ACK: indicates that the acknowledgment field is significant in this segment.

PSH: indicates that the receiver should pass the data to the upper layer immediately.

RST: Resets the connection.

SYN: Synchronizes the sequence numbers.

FIN: No more data from sender to send.

Window: specifies the size of data bytes that the receiver is willing to accept.

Checksum: The checksum field is used for end-to-end error checking.

Urgent Pointer: Points to the location of the last byte of urgent data. Only significant when the URG control bit is set.

Options is used when a sender and receiver negotiate the maximum segment size or as a window scaling factor for use in high-speed networks.

Data Bytes: contains a chunk of application data.

Establishing a TCP connection

A connection is established between a client and a server. TCP uses a three-way handshake mechanism to establish a connection. The client contacts the server to request a connection, the server responds with an acknowledgement (ACK) and then the client responds with its acknowledgement to let the server know the connection has successfully been opened. Specifically the three steps are:

  1. Active open – the client sends a segment with its port number, the initial sequence number and set the SYN field in the header.

  2. Passive open – the server sends a segment in response with its (the server’s) initial sequence number, its SYN field set and an acknowledgement of the initial sequence number of the server

  3. Client acknowledgement. This segment may contain data payload while the above two segments carry no payload.


Acknowledgements have a set timeout so if a return acknowledgement segment is not received within that time the data is assumed to be lost and is retransmitted. This timeout value should be set to be longer than the connection’s (average) round trip time (RTT) but still reasonably short according to the application and the fluctuations in the RTTs over the network. Once an initial timeout has elapsed, the value of the timeout interval is doubled (in most implementations) and then doubled again after every retransmission until the maximum number of retransmissions is reached. When a new segment with a new sequence number is sent, the timeout interval is reset according to the most recent RTT estimates.

Congestion control and avoidance

Congestion occurs in a network when the network resources, particularly its capacity, are overstrained with too much data to queue and transmit. This results in reduced quality of service, increased network delay and packet loss. Figure 3.5 illustrates a healthy network and network congestion. When the offered traffic load is far from the network capacity (maximum load it can carry) the throughput increases proportionately to the load. The desired condition is that offered traffic increases only to the point where it hovers just below network capacity so that all the offered traffic can be carried, but that network resources are not underused either. If the offered traffic approaches the network capacity and the routers or links are too slow, congestion starts to set in, packet loss may start to occur, which causes retransmissions, further straining the resources, and reducing the traffic the network is able to carry and the throughput. This has a self-perpetuating nature causing the network to spiral into further congestion and eventually network collapse. For this reason congestion control and avoidance, or mechanisms to remove congestion after it has happened and prevent it before it happens, are important to transport layer protocols.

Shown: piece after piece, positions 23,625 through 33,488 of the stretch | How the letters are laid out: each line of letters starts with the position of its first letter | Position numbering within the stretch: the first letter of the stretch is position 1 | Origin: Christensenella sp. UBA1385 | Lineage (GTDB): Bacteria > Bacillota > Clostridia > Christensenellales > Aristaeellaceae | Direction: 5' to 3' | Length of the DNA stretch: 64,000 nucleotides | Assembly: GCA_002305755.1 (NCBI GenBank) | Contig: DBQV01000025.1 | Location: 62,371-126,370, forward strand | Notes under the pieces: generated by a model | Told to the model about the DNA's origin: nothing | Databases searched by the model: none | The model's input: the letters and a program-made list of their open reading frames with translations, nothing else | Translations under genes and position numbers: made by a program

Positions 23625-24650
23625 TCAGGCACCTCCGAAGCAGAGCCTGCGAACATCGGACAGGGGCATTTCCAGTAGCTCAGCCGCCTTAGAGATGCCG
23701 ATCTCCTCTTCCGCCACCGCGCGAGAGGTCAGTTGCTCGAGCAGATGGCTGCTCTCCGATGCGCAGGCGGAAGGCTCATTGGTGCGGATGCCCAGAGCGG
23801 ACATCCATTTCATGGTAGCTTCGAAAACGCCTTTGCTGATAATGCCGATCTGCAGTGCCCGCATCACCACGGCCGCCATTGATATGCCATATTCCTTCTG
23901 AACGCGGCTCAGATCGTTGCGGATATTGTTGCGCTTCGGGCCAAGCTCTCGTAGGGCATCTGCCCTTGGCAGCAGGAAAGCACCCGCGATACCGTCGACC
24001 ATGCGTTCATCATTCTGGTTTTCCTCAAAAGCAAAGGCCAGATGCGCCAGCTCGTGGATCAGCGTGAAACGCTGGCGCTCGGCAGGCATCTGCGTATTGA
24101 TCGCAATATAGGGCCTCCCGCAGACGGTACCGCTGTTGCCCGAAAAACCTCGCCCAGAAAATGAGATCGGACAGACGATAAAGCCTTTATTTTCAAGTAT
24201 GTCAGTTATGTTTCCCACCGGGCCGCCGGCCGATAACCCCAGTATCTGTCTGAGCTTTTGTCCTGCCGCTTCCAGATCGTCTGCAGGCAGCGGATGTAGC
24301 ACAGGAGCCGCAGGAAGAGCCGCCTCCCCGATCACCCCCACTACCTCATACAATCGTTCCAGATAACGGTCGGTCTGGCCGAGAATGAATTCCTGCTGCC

Figure 3.5: Network congestion

Figure 3.5: Network congestion

In TCP, senders limit the rate at which they send out data according to the perceived level of congestion – the higher the perceived congestion the slower the rate of sending data, whereas lower congestion enables faster rate of transmission. Enabling this process is the congestion window (cwnd), a value which is maintained independently at the sending side of every host in the network. The congestion window is maintained by the sender. Note that this is not to be confused with the TCP header window field discussed earlier. The TCP header window is set by the receiver telling the sender how many bytes it’s willing to receive.

The way congestion is detected by the sender is through dropped segments. When a datagram containing a TCP segment is dropped, this is picked up at the sender either by the timeout being reached before the transmission is acknowledged, or by the receipt of three duplicate ACKs. In general, TCP adjusts transmission rate by increasing the rate in response to positive ACKs that indicate a congestion-free network, until packet loss occurs, indicating the sending rate at which congestion starts. The transmission rate is slightly lowered again and then increased once more until packet loss occurs. In this way the connection is continually probed and transmission rates adjusted according to prevailing conditions.